I’d not explored much around the summit on our previous visit. What I found as I looked around was more camping spots and minor trails than you could shake a fully extended hiking pole at. As I’d expected, the area had been picked clean of wood, and there were lots of signs of people hacking things down to create their own deadfalls. On the plus side, I had the entire summit to myself, and the view was spectacular.
The threat of rain had me hastily setting up my tarp to provide somewhere to keep myself and my stuff dry. The rain soon cleared, and I got on with setting up camp and attending to camp chores.
There were plenty of small twigs and branches around, which I collected for my wood burning stove. Earlier, due to the rain, I had decided not to make lunch on the trail. I had a combined lunch and dinner after I’d set up camp. I used the wood burner to heat the water for my meals and it worked well. This is an experiment that appears to be working very well.
Day One Stats
Bell Mountain Wilderness – Day Two
The night was exceptionally clear, with vast swaths of brilliantly twinkling stars, that even my poor eyesight could make out. Once again, it was a lot colder than forecast with a low of 26°F (-3.3°C).
My alarm woke me at 6:00 a.m. in plenty of time for dawn, which was due around 6:30 a.m. However, the colder than forecast temperatures threw a spanner in my pre-dawn photography plans. I foolishly hadn’t kept my camera warm overnight, and it is prone to fogging until it has had a chance to warm up thoroughly. I stuffed it next to my body and tried to warm it up as quickly as possible. I tried grabbing a few shots, but they were all fogged up. I managed to almost warm it up by the time dawn arrived, but venturing out of the hammock wasn’t going to work as it fogged up again once it was outside. The only solution was to take all my pictures from the hammock.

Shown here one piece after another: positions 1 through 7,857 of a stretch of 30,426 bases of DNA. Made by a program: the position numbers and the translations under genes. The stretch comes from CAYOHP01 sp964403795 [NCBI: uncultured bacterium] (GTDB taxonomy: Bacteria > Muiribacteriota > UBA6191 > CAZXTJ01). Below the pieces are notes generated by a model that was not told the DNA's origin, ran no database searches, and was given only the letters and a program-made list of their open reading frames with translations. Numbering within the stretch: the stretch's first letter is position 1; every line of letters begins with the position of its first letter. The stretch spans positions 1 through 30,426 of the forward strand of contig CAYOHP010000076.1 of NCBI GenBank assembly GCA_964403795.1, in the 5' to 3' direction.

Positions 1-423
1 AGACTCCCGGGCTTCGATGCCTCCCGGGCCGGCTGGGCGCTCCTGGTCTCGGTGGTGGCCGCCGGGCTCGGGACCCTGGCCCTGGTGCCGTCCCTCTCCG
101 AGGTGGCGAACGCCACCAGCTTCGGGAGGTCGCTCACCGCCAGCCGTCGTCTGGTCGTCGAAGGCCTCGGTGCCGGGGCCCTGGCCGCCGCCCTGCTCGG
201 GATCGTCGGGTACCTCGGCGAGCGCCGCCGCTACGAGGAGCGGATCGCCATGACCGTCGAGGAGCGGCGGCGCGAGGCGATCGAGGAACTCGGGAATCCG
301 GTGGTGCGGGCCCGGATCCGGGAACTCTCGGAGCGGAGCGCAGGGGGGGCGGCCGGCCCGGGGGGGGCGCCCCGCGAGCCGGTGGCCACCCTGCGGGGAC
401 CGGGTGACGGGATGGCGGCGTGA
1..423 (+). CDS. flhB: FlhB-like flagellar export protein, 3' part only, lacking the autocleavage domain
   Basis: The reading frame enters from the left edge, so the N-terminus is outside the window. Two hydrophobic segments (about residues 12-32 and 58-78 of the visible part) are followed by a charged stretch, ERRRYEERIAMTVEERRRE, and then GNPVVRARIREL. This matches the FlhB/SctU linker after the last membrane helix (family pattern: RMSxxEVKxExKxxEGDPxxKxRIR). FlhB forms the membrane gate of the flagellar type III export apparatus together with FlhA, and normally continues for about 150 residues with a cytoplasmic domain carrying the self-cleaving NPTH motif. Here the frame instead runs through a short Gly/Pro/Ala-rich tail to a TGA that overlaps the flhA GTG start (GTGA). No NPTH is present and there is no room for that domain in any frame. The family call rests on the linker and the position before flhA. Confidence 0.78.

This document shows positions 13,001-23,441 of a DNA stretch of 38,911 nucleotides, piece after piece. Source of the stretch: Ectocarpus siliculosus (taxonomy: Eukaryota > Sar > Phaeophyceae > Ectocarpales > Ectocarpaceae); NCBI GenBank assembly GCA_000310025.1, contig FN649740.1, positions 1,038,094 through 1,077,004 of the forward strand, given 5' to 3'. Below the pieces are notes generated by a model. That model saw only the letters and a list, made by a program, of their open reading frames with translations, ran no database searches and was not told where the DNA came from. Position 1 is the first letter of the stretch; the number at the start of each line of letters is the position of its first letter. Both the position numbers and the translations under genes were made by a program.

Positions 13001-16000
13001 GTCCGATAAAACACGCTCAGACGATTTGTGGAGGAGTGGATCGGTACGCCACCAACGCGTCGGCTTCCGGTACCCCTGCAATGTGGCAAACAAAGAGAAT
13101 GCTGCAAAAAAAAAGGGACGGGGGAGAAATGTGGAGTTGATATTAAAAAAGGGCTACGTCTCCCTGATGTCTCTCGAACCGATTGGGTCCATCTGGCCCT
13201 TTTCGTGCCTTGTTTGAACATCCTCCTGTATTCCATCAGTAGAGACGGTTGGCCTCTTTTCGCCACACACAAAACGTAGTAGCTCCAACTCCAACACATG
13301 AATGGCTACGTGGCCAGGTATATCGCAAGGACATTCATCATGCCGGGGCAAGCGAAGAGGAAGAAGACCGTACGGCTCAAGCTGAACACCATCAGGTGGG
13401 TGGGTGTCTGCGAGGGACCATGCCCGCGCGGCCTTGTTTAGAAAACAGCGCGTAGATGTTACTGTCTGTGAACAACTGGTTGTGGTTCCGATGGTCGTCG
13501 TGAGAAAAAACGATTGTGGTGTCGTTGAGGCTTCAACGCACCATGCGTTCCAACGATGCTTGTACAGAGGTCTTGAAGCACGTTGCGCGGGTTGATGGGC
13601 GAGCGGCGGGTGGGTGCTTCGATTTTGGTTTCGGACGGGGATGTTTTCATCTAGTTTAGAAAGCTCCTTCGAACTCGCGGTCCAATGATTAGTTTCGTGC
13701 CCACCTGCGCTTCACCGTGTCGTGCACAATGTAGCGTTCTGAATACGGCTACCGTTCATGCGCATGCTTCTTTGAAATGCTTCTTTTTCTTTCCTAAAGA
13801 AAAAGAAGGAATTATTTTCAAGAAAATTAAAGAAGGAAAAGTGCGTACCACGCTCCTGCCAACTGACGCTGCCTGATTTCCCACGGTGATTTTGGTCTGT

I hadn’t realized how cold it had been until I noticed that there was still frost on the tarp three hours later.
I spent a lazy morning admiring the view, taking pictures, and relaxing. There was no real rush as the hike today was going to be relatively short, and most unusually, all downhill. The implication being that my hike the next day would be all uphill hadn’t wholly escaped me.
As I’ve already stated, Bell Mountain Trail is popular. Which is good, as the trail is easy to follow, I can’t remember anywhere where I had difficulty keeping to the trail. The downside is that a lot of people use it. I met three guys hiking up the trail shortly after I’d left the summit.
I stopped briefly at the trail junction where the spur trail from the Ottery Creek Trailhead joins the trail. A troop of five scouts and three adults arrived shortly afterward. They were also heading clockwise around the trail and planned to hike round to the summit, where they would camp overnight. It seems I picked the right night to camp on the top of the mountain. Not wanting to get in their way, I cut short my stop and hiked down the ridge towards Joe’s Creek. I stopped only to grab a picture of a rock that I remembered photographing on our last visit.
I stopped at a fire ring at the bottom of the ridge to eat some lunch and check the map. I was checking at what point I should leave the trail and start bushwhacking to my planned camping area. A guy collecting water from the creek joined me for a chat. He was camped with his wife further up the ridge and was pleased I hadn’t spotted their tent as I came down the trail (I, on the other hand, was none too happy that I’d missed it!) Their hike was in preparation for their fifth hike of the Camino de Santiago. I know a couple of people who have completed the Camino, enabling me to engage in some semi-intelligent conversation on the topic.